Bibliography of relevant secondary sources

    Documentary Breakthroughs

    No previously-published account of the Iran-Contra Affair gives researchers such consistent access to the innermost councils of executive authority.

    Among the remarkable documents here, for example, are minutes of Restricted Inter-Agency Group and National Security Planning Group meetings, top-secret Presidential covert action Findings, and multiple drafts of National Security Decision Directives, which highlight the internal bureaucratic processes in the formulation and implementation of foreign policy. Many of the documents included represent whole categories of government materials that have never been declassified before.

    Research Vistas

    The collection's documentary richness and balance of perspectives offer researchers fresh insights on:

  • U.S. covert actions in Central America and the Middle East
  • The continuing mysteries of the Affair, left unresolved by the 1987 hearings
  • Interactions among U.S. officials, private organizations, and Contra leaders
  • Shifting needs and perceptions in U.S.-lranian and Israeli-Iranian relations
  • Divisions within the Executive Branch over approaches to revolution and terrorism
  • The machinery of intelligence analysis and decision-making in national security agencies
  • The Affair as a test case for the effectiveness of Congressional oversight of intelligence activities

  • The Collection Will Be A Necessity For

  • Scholars of American government and international relations
  • Legal affairs analysts
  • Specialists on the Middle East, Latin America, and theThird World
  • Intelligence and policy analysts
  • Librarians and bibliographers
  • Newspapers, radio, television reporters and commentators
  • Government and business consultants
  • Concerned citizens

  • Sample Document Titles

    This is a sampling of the more than 4000 documents included in The Iran-Contra Affair :The Making of a Scandal 1983-1988:



    The Iran Contra-Affair: The Making of a Scandal, 1983-1988


    Reproduces on microfiche over 20,000 pages of documentation, much of it highly-classified, pertaining to the Iran-Contra Affair,1983-1988.

    Materials were identified, obtained, assembled, and indexed by the National Security Archive, a Washington, D.C.-based non-profit research institute and library.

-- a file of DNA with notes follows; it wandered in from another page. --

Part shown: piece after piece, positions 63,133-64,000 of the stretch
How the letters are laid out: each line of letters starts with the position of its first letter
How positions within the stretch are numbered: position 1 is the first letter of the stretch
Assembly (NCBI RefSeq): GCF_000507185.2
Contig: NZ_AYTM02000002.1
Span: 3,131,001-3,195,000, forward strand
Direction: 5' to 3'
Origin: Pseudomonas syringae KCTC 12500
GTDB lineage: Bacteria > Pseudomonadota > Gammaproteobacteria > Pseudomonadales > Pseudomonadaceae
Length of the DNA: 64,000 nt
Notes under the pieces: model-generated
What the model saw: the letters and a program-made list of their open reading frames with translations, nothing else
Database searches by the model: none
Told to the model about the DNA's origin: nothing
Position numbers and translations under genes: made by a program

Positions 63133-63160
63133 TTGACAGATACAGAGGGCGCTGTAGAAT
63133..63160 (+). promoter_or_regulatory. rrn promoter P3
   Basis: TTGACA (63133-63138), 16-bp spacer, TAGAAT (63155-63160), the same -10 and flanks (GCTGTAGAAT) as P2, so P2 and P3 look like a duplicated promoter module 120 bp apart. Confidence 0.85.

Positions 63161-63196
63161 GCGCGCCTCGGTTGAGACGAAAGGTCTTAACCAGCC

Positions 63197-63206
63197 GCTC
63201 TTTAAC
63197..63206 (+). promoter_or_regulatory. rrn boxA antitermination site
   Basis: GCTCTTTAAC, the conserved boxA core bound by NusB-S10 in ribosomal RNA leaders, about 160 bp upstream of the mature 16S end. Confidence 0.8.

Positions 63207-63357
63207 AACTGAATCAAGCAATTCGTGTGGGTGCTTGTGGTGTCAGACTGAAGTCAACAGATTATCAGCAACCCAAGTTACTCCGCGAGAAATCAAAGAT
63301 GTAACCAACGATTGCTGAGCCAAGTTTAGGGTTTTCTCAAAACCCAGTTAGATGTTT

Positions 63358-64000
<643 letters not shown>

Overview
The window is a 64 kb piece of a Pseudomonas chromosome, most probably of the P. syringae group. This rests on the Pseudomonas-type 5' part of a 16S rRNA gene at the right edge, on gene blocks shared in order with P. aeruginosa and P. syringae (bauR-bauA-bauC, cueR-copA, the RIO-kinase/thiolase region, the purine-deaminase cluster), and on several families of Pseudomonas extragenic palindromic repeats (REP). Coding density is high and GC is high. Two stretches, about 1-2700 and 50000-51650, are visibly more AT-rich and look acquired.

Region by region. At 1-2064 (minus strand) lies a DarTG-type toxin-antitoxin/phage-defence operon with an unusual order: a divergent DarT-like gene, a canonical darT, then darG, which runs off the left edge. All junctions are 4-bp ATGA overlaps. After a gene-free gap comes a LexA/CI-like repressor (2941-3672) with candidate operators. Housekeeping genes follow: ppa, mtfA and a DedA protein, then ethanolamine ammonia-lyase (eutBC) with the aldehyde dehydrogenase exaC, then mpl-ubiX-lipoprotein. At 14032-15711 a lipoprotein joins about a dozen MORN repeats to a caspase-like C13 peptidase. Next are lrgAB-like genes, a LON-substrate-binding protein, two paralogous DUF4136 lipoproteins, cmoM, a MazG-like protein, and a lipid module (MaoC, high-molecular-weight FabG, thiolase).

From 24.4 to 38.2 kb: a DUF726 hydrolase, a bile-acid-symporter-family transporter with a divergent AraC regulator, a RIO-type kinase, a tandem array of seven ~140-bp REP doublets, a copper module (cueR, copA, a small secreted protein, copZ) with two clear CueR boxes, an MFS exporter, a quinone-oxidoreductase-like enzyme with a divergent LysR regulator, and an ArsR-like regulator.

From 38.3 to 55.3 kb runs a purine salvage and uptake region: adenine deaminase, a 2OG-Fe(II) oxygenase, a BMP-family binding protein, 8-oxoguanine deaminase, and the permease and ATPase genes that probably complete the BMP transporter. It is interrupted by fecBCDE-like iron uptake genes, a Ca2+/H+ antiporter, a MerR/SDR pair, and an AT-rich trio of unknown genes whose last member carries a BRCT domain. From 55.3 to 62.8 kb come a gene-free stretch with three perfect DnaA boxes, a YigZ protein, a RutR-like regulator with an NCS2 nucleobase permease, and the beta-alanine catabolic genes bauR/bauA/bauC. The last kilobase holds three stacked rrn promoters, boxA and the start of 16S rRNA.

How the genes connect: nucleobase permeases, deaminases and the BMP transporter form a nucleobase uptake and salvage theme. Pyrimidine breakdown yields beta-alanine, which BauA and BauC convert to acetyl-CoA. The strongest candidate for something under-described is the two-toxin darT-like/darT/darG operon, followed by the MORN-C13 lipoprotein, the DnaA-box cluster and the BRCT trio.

This title is Number 3 of a reference series, The Making of US. Policy


    Documents are arranged in a general chronological order. Each document bears a unique accession number, to which all indexing is keyed.


    A two-volume printed Guide, prepared by the National Security Archive, accompanies the microfiche collection. Volume I is an index providing in-depth, document-level access to names, organizations, and subjects.

    Volume II contains an events chronology, glossaries of names and organizations, a chronological document bibliography, and a bibliography of secondary sources.

    Date of Publication:

    Orders and Inquiries

    Iran-Contra Editorial Board

  • Loch Johnson Professor of Political Science University of Georgia
  • Nikki Keddie Professor of History University of California, Los Angeles
  • Kenneth Sharpe Associate Professor of Political Science Swarthmore College
  • Gary Sick Adjunct Professor of Middle East Politics Columbia University
  • Malcolm Byrne Project Coordinator National Security Archive
  • Peter Kornbluh Project Coordinator National Security Archive
  • Jeff Nason Project Analyst National Security Archive

  • Praise for The Iran-Contra Affair, 1983-1988

    "The National Security Archive represents an idea so obvious--once you think of it--that it instantly makes the transition from novelty to necessity The desirability of collecting in one location all the declassified documentation on US. foreign policy is so compelling that we are certain to ask ourselves very soon how we managed to get along without it. (Document collections and indices such as this Iran-Contra collection) will make accessible to researchers everywhere a vast body of information that previously could be obtained and used only by a few skilled and dedicated researchers. All of us who have a professional interest in contemporary security and foreign policy issues can only rejoice at the appearance of this new institutional resource. "

    Gary Sick
    Adjunct Professor of Middle East Politics
    Columbia University
    Iran Specialist, National Security Council,
    Ford, Carter, and Reagan Administrations

    Return to National Security Archive Microfiche Sets.